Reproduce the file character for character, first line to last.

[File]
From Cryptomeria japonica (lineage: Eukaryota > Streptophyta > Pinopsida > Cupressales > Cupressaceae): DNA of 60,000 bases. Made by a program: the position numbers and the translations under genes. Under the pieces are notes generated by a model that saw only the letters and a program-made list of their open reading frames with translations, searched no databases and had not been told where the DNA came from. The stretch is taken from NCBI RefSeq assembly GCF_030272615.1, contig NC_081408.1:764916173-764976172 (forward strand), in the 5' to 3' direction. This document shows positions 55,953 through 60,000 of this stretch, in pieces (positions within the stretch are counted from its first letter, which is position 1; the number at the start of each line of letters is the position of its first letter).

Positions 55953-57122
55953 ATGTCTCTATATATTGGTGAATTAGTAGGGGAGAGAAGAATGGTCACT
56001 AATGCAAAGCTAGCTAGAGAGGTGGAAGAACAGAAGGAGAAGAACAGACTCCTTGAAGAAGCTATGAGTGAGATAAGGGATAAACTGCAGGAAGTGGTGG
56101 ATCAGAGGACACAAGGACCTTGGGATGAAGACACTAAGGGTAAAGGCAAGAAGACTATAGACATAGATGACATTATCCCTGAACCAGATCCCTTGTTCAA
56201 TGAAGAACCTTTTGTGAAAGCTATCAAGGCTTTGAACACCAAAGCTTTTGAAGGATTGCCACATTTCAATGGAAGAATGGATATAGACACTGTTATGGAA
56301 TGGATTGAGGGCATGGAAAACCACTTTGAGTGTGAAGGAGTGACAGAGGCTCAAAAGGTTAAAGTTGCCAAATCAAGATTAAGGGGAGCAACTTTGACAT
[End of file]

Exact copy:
From Cryptomeria japonica (lineage: Eukaryota > Streptophyta > Pinopsida > Cupressales > Cupressaceae): DNA of 60,000 bases. Made by a program: the position numbers and the translations under genes. Under the pieces are notes generated by a model that saw only the letters and a program-made list of their open reading frames with translations, searched no databases and had not been told where the DNA came from. The stretch is taken from NCBI RefSeq assembly GCF_030272615.1, contig NC_081408.1:764916173-764976172 (forward strand), in the 5' to 3' direction. This document shows positions 55,953 through 60,000 of this stretch, in pieces (positions within the stretch are counted from its first letter, which is position 1; the number at the start of each line of letters is the position of its first letter).

Positions 55953-57122
55953 ATGTCTCTATATATTGGTGAATTAGTAGGGGAGAGAAGAATGGTCACT
56001 AATGCAAAGCTAGCTAGAGAGGTGGAAGAACAGAAGGAGAAGAACAGACTCCTTGAAGAAGCTATGAGTGAGATAAGGGATAAACTGCAGGAAGTGGTGG
56101 ATCAGAGGACACAAGGACCTTGGGATGAAGACACTAAGGGTAAAGGCAAGAAGACTATAGACATAGATGACATTATCCCTGAACCAGATCCCTTGTTCAA
56201 TGAAGAACCTTTTGTGAAAGCTATCAAGGCTTTGAACACCAAAGCTTTTGAAGGATTGCCACATTTCAATGGAAGAATGGATATAGACACTGTTATGGAA
56301 TGGATTGAGGGCATGGAAAACCACTTTGAGTGTGAAGGAGTGACAGAGGCTCAAAAGGTTAAAGTTGCCAAATCAAGATTAAGGGGAGCAACTTTGACAT